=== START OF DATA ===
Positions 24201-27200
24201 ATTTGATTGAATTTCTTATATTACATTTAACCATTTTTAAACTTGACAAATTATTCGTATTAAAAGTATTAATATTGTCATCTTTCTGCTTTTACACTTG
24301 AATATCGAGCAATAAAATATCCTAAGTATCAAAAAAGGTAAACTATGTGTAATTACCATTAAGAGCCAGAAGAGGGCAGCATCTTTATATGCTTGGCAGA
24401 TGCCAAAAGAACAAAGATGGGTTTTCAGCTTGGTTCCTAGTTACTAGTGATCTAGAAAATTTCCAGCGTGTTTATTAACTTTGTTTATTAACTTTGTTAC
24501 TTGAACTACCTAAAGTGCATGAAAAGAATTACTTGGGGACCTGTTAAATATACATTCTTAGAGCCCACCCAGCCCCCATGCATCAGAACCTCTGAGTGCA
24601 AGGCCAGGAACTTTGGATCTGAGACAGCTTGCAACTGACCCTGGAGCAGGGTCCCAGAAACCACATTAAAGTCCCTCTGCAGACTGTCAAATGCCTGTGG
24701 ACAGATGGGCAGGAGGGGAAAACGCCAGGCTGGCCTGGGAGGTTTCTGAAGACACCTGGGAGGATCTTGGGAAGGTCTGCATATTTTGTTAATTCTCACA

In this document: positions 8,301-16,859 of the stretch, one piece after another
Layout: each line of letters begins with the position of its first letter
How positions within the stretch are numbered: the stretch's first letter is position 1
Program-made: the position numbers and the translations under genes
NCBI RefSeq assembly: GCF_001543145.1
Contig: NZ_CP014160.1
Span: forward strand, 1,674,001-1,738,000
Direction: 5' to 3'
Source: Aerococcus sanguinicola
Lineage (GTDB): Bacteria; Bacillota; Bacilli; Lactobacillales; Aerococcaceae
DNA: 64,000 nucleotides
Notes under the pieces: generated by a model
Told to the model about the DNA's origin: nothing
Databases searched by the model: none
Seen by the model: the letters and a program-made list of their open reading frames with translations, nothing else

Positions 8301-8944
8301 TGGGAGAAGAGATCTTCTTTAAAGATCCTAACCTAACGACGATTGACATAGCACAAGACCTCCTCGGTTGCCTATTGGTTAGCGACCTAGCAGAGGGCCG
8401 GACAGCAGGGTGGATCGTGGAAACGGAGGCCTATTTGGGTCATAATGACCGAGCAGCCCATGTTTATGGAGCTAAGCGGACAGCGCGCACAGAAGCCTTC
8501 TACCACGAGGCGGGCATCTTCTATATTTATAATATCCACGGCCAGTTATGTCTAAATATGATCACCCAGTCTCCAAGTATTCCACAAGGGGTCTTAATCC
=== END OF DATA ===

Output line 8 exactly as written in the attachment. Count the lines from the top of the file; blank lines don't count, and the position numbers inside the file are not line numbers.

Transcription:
In this document: positions 8,301-16,859 of the stretch, one piece after another